Turn on suggestions

Auto-suggest helps you quickly narrow down your search results by suggesting possible matches as you type.

Showing results for

- Subscribe to RSS Feed
- Mark Topic as New
- Mark Topic as Read
- Float this Topic for Current User
- Bookmark
- Subscribe
- Mute
- Printer Friendly Page

Highlighted

06-04-2010 04:09 PM

Options

- Mark as New
- Bookmark
- Subscribe
- Mute
- Subscribe to RSS Feed
- Permalink
- Email to a Friend
- Report to a Moderator

Hello,

I am looking for 2-D fitting code for LabVIEW. I can make use of code for an arbitrary function, but I specifically need to fit a CCD image to a general 2-D Gaussian profile. The image spot is not circular and the major axis can be at an arbitrary angle with respect to the image x and y axes. If you have any such code or pointers to some or to how to develop it myself (preferably without becoming a Levenberg-Marquardt expert), I'd be forever grateful.

Thanks,

-Rob Vest

NIST

06-06-2010 10:38 AM

- Mark as New
- Bookmark
- Subscribe
- Mute
- Subscribe to RSS Feed
- Permalink
- Email to a Friend
- Report to a Moderator

OK, this seems easy enough starting with one of my existing examples. Basically, you need a model with 6 parameters:

(0) Amplitude

(1) X-Pos

(2) Y-Pos

(3) width A

(4) Width B

(5) angle (0..pi)

I did a quick modification of my old model and it seems to work. Do you have a typical example data set so I can test?

06-06-2010 04:00 PM - edited 06-06-2010 04:00 PM

- Mark as New
- Bookmark
- Subscribe
- Mute
- Subscribe to RSS Feed
- Permalink
- Email to a Friend
- Report to a Moderator

OK, here's a quick attempt (LabVIEW 2009), using the above mentioned set of six parameters.

There is some ambiguity, because the two principal width are interchangeable and would correspond to a 90 degree rotation. I added some cleanup code that sorts the widths and align the angle with the larger width.

Currently, the reference definition for the rotation is somewhat arbitrary, and the principal Gaussian widths are defined as 2*sigma for code simplicity. Statisticians like widths in terms of standard deviations, while spectroscopists prefer widths defined as width at half height. (If you also need an **offset**, that would be easy to add later, resulting in seven parameters). The current model VI can be easily adapted for all this with minor changes. I don't know what you want!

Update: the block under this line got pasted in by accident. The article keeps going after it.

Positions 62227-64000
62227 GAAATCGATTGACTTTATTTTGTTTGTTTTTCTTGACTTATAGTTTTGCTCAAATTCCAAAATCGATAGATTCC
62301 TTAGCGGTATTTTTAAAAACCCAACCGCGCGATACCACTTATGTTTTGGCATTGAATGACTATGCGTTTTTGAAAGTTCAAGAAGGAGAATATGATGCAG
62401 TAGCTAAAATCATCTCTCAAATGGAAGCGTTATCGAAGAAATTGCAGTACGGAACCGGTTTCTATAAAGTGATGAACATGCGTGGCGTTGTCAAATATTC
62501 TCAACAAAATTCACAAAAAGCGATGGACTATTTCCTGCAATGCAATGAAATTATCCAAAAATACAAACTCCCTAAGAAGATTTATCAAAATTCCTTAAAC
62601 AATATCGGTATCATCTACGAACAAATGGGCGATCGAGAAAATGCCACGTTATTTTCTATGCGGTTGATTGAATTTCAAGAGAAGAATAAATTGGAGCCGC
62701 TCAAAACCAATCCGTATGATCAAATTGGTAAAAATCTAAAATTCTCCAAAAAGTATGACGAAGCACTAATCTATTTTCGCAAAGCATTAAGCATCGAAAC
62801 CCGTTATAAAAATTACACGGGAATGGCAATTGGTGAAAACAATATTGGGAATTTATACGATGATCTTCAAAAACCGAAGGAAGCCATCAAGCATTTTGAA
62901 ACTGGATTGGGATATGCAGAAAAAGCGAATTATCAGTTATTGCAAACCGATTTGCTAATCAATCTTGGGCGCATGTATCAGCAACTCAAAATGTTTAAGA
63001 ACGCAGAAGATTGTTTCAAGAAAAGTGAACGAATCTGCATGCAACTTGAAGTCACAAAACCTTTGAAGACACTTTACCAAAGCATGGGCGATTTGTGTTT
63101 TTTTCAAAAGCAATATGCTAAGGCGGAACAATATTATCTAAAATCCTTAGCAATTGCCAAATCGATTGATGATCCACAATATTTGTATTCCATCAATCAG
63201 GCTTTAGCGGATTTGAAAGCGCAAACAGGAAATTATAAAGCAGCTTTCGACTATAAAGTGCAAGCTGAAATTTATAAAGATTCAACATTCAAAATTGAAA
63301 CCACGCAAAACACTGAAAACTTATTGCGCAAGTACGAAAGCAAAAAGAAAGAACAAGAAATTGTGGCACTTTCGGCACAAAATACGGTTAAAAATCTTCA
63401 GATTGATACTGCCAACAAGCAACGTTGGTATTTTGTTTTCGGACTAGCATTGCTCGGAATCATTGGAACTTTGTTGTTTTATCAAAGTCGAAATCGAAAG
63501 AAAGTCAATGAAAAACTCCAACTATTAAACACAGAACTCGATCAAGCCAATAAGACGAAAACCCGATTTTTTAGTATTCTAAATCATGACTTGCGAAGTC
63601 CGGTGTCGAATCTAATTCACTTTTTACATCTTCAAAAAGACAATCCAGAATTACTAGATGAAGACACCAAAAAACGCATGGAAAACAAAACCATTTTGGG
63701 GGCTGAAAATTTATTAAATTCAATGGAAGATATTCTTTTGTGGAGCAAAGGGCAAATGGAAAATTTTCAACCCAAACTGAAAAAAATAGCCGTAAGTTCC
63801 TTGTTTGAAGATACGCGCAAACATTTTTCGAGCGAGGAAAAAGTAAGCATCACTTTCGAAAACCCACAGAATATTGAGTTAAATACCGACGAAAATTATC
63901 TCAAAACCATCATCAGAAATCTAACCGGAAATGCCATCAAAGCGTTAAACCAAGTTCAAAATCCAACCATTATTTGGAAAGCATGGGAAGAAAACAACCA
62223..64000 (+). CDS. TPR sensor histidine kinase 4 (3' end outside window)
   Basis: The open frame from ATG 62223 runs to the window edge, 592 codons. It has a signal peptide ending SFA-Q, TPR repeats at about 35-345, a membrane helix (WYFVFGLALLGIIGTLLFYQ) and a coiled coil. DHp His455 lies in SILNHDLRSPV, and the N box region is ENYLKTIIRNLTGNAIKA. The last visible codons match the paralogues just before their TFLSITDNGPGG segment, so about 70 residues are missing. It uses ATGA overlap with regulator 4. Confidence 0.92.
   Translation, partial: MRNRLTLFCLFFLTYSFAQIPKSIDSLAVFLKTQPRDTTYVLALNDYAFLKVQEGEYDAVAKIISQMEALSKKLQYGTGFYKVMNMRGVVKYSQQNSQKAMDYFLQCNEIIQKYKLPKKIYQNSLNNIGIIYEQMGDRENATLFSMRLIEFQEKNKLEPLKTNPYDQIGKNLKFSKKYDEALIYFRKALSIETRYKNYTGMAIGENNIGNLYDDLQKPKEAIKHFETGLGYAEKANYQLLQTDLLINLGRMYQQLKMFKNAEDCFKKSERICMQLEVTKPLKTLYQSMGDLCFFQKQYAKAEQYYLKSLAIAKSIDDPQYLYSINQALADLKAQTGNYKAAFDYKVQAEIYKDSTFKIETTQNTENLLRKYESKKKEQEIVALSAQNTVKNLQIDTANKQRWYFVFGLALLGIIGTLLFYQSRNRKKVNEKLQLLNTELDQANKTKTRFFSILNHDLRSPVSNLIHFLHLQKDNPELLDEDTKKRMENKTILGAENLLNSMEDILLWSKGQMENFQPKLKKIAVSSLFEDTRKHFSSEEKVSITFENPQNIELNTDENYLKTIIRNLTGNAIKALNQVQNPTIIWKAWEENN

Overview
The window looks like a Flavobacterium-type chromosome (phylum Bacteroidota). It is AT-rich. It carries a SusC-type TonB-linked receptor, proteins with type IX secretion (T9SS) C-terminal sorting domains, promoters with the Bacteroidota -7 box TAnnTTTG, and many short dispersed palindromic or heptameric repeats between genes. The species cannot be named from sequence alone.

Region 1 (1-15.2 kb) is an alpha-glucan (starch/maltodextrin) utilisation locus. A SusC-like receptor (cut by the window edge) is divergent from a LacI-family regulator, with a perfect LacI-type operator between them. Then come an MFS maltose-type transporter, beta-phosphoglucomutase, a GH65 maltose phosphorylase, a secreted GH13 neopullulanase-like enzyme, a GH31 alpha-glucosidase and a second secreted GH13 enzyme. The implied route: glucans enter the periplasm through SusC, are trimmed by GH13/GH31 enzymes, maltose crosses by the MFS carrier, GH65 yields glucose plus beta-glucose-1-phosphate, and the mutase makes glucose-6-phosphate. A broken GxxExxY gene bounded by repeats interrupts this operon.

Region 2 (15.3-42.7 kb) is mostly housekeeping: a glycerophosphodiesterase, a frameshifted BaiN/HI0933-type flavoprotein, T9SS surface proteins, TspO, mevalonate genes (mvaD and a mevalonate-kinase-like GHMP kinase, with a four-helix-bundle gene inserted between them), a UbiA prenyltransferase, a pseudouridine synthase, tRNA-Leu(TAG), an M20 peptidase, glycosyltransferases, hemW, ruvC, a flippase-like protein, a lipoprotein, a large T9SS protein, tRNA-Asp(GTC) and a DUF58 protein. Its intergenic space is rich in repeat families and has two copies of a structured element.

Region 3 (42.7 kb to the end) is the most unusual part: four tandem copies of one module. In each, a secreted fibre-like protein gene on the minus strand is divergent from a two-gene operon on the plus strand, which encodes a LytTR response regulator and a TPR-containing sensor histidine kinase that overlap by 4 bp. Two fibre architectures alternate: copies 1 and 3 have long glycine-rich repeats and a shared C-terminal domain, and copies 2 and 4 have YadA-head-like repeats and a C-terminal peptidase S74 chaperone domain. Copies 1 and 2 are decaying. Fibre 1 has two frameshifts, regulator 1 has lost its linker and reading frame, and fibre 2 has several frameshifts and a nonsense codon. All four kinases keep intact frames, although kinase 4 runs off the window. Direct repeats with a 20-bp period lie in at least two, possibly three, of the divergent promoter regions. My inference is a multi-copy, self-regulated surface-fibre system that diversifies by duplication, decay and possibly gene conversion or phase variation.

Note that the current calculation is a bit slow. I have parallelized the main model loop to speed things up a bit on multicore hardware. I am sure the speed can be significantly improved.

Still, this should get you started. From my limited testing, it seems pretty robust and converges with a wide range of simulated data. Of course if the two principal width are very similar, the angle will have a large error. If the widths are identical, the angle will probably be random.

Message Edited by altenbach on 06-06-2010 02:00 PM

- Tags:
- 2DFit

06-06-2010 04:25 PM

- Mark as New
- Bookmark
- Subscribe
- Mute
- Subscribe to RSS Feed
- Permalink
- Email to a Friend
- Report to a Moderator

Additional suggestions:

- The normalization subVI should take the absolute value of the two widths before comparing them. (The fit could return a negative width)
- Use a table for the output instead of a 2D array.

06-07-2010 09:02 AM

- Mark as New
- Bookmark
- Subscribe
- Mute
- Subscribe to RSS Feed
- Permalink
- Email to a Friend
- Report to a Moderator

06-07-2010 11:02 AM

- Mark as New
- Bookmark
- Subscribe
- Mute
- Subscribe to RSS Feed
- Permalink
- Email to a Friend